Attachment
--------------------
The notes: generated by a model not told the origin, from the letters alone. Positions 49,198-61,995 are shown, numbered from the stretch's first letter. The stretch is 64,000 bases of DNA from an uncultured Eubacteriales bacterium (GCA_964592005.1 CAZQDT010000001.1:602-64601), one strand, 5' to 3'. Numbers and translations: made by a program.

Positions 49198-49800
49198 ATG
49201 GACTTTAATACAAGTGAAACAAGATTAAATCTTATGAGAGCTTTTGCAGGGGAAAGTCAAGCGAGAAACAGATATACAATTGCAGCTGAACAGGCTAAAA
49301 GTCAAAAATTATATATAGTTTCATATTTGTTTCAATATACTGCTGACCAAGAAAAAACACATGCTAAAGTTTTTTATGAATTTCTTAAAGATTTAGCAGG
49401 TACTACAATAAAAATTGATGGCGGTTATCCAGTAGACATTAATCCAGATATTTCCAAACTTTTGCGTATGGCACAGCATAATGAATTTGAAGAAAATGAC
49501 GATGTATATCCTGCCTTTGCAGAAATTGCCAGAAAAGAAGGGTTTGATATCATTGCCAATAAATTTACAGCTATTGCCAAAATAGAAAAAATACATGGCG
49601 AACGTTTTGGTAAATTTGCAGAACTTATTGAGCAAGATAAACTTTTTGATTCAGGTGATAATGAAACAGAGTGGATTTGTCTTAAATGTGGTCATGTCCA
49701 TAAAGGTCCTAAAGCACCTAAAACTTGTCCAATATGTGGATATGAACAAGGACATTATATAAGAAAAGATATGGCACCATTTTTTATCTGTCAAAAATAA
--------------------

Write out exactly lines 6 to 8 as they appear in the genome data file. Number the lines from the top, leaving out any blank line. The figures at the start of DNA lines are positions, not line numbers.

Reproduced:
49401 TACTACAATAAAAATTGATGGCGGTTATCCAGTAGACATTAATCCAGATATTTCCAAACTTTTGCGTATGGCACAGCATAATGAATTTGAAGAAAATGAC
49501 GATGTATATCCTGCCTTTGCAGAAATTGCCAGAAAAGAAGGGTTTGATATCATTGCCAATAAATTTACAGCTATTGCCAAAATAGAAAAAATACATGGCG
49601 AACGTTTTGGTAAATTTGCAGAACTTATTGAGCAAGATAAACTTTTTGATTCAGGTGATAATGAAACAGAGTGGATTTGTCTTAAATGTGGTCATGTCCA